Mon Apr 12, 2010
Steven Ornellas answered:


Private Mortgage Insurance And The Homeowner's Protection Act of 1998
By Jacob I. Rosenbaum of Arter & Hadden LLP

The Homeowner's Protection Act of 1998 (the "Act") became effective July 29, 1999. The Act was adopted in response to numerous complaints about lenders not releasing requirements for private mortgage insurance ("PMI") when borrowers built up equity in their property. Currently, industry practices and regulatory requirements require borrowers to purchase PMI in connection with loans having a loan to value ratio ("LTV") in excess of 80% (e.g., there is less than 20% equity in the property). The premium for PMI is paid monthly with borrower's regular payment of principal, interest and escrow amounts. Lenders have not been uniform in their policies about releasing borrowers from the PMI requirement. The release of this requirement has the effect of reducing the borrower's monthly payment.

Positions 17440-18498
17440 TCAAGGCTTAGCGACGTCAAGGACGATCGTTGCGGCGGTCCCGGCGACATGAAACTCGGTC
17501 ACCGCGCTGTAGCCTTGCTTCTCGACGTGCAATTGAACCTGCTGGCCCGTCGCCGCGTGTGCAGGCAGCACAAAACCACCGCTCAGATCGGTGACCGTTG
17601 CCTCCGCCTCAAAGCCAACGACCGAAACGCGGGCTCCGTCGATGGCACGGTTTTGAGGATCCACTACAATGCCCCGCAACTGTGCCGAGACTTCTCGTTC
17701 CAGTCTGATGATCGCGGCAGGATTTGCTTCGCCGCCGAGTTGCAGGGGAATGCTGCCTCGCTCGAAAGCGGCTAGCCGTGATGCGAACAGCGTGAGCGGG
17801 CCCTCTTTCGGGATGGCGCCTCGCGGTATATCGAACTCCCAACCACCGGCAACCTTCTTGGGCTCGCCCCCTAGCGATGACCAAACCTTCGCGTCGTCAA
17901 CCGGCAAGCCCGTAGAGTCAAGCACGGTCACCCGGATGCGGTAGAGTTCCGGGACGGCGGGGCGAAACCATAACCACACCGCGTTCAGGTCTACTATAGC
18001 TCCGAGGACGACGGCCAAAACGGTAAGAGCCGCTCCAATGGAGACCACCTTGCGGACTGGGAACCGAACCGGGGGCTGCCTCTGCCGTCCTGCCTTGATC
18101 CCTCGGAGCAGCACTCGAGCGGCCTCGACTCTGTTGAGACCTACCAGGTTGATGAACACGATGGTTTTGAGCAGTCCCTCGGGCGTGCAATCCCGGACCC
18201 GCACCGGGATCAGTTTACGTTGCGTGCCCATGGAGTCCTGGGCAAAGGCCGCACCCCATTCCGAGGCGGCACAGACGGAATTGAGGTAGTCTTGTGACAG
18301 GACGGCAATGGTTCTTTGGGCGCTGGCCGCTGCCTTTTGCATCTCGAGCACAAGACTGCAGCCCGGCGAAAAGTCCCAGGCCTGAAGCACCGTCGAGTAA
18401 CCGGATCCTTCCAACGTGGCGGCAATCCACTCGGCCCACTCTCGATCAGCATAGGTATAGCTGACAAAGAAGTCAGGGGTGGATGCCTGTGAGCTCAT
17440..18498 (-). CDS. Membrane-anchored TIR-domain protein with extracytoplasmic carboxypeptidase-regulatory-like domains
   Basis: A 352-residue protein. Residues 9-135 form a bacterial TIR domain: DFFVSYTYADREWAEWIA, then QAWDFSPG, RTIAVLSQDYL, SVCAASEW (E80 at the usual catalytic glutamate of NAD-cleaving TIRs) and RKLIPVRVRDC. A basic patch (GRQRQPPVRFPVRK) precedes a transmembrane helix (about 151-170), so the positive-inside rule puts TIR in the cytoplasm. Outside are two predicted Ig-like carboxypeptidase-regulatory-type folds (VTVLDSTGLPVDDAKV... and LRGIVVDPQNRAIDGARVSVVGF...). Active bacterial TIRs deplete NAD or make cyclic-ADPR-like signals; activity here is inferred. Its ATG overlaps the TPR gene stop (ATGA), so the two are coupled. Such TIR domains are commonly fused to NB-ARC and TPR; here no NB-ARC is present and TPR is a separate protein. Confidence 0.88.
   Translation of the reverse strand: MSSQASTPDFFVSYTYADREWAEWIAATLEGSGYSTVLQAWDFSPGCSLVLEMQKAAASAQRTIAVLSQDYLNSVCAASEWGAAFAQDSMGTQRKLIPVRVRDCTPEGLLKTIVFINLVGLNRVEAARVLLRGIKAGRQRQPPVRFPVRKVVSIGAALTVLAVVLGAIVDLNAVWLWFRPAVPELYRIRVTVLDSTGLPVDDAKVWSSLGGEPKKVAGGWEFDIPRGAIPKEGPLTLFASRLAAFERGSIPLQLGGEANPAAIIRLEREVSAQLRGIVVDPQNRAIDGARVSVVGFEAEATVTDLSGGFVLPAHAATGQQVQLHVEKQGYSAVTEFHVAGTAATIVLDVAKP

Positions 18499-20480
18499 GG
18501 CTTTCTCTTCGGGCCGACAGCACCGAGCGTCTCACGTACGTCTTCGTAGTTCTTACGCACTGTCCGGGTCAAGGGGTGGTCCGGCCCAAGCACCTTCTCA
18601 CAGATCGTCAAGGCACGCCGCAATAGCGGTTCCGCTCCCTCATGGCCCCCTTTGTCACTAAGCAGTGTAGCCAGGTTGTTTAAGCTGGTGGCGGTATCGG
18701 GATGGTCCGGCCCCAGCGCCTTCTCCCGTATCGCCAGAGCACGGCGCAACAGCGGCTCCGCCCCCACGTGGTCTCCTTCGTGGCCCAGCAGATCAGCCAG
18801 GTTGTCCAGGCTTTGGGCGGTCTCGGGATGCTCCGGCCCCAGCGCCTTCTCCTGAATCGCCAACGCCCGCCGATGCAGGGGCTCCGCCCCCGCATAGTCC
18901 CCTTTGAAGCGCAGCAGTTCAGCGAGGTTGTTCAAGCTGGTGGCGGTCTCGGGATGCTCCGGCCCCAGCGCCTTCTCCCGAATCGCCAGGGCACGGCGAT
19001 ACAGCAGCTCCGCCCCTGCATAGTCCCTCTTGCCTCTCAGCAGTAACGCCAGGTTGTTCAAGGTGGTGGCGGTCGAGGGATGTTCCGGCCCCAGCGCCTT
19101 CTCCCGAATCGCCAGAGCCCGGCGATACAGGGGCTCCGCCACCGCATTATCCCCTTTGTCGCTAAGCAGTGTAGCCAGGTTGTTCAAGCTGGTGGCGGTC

The Act only applies to single-family residences (but not vacation homes), investment properties and multi-family dwellings. Essentially, the Act requires that a lender must release the borrower from the obligation to purchase PMI when the balance of a loan is reduced to an 80% LTV, if the borrower so requests. When the LTV reaches 78% of the property's "original value", automatic termination is required. Release of the obligation to furnish PMI is not required if the borrower does not have a good payment history. Even where PMI is retained because of the borrower's unfavorable payment history, however, when the loan has been reduced to 50% of the original amount of the loan, and provided the borrower is then current on the loan, the Act requires a final termination of the PMI requirement. Notwithstanding these general rules, there are certain "high risk" loans which are not subject to the Act.